Pew Research CenterNovember 29, 2007

Immigration Takes Center Stage at GOP YouTube Debate

In a format the public says it prefers — “regular people,” not journalists, posing the questions — immigration emerged as the hot-button issue. Were the candidates’ answers in sync with GOP voters’ opinions?

Pew Research CenterJuly 25, 2007

Online Videos Go Mainstream

Widespread deployment of broadband and a dramatic promotion push by content providers has helped pave the way for mainstream audiences to adopt online video viewing.

Pew Research CenterJuly 24, 2007

Uploading Democracy: Candidates Field YouTube Questions

Tuesday night’s Democratic debate was widely anticipated for its groundbreaking format. Candidates took on a host of issues asked by citizens via YouTube videos; what follows is an analysis of the format and major themes of the debate as compared with public opinion data.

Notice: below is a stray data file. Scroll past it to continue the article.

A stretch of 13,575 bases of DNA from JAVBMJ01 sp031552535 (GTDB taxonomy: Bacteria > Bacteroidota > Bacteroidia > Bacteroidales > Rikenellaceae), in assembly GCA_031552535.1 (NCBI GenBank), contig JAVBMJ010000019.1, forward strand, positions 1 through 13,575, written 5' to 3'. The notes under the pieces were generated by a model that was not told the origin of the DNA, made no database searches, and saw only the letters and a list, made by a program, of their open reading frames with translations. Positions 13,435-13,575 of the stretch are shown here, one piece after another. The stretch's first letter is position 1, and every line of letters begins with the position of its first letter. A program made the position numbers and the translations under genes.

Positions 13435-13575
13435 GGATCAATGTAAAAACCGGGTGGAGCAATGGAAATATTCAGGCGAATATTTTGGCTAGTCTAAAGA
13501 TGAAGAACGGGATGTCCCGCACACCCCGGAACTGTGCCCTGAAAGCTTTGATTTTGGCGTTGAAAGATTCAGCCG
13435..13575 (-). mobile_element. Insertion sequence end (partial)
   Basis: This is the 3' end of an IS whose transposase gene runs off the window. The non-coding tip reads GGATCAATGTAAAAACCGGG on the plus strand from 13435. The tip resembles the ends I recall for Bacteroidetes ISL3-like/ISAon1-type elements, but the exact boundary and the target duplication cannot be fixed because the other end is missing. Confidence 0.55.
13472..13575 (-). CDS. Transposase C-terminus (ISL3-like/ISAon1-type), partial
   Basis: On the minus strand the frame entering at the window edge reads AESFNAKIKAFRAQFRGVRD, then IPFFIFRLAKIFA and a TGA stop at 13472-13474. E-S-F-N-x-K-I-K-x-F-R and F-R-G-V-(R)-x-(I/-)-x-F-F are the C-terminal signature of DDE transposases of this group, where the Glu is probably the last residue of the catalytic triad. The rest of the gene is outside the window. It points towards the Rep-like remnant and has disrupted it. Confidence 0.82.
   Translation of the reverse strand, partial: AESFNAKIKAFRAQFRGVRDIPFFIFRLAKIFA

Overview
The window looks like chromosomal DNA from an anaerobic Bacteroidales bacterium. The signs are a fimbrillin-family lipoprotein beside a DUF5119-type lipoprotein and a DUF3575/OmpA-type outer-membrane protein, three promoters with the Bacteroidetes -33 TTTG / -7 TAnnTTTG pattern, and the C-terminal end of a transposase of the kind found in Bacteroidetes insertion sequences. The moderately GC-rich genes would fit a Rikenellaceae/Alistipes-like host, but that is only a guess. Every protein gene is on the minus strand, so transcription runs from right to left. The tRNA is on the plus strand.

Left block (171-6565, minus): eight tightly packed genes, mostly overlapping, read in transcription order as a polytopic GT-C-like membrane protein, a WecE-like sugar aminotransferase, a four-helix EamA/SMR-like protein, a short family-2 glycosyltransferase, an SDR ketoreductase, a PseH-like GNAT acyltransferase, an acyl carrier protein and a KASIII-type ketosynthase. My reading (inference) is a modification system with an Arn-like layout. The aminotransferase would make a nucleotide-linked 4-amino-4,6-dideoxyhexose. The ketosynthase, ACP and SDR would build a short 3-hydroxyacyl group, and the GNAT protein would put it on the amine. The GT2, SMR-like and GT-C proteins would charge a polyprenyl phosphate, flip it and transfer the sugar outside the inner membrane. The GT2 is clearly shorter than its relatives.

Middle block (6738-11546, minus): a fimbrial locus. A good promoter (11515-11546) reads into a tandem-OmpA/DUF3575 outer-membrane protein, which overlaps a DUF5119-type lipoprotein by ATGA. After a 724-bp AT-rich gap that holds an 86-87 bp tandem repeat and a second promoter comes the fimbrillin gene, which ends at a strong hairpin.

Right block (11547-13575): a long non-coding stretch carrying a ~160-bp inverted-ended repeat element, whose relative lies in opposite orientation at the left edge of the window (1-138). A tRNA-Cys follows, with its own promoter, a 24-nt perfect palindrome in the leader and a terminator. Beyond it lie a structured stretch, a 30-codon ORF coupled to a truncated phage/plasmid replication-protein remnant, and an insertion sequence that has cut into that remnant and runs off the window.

Pew Research CenterJuly 12, 2007

Campaign Internet Videos: “Sopranos” Spoof vs. “Obama Girl”

They originate on the internet, but more people are viewing them on TV than online.

Pew Research CenterNovember 27, 2006

Virtual Space is the Place

About 72 million people have used the internet to explore other areas, a 33% increase over 2004 when an estimated 54 million did so. On a typical day, more than five million people are taking virtual tours in cyberspace, up from roughly two million in 2004.

Pew Research CenterNovember 27, 2006

Podcasts Proliferate

As the array of individuals and mainstream media institutions providing podcasts has expanded rapidly — as well as the types of digital multimedia content available from the internet — so too has the audience for downloadable video, images and text.

Pew Research CenterOctober 5, 2006

Riding the Waves of “Web 2.0”

This Pew Internet report provides a short history and description of the catch-all Internet buzzword “Web 2.0” and examines the Web applications it describes.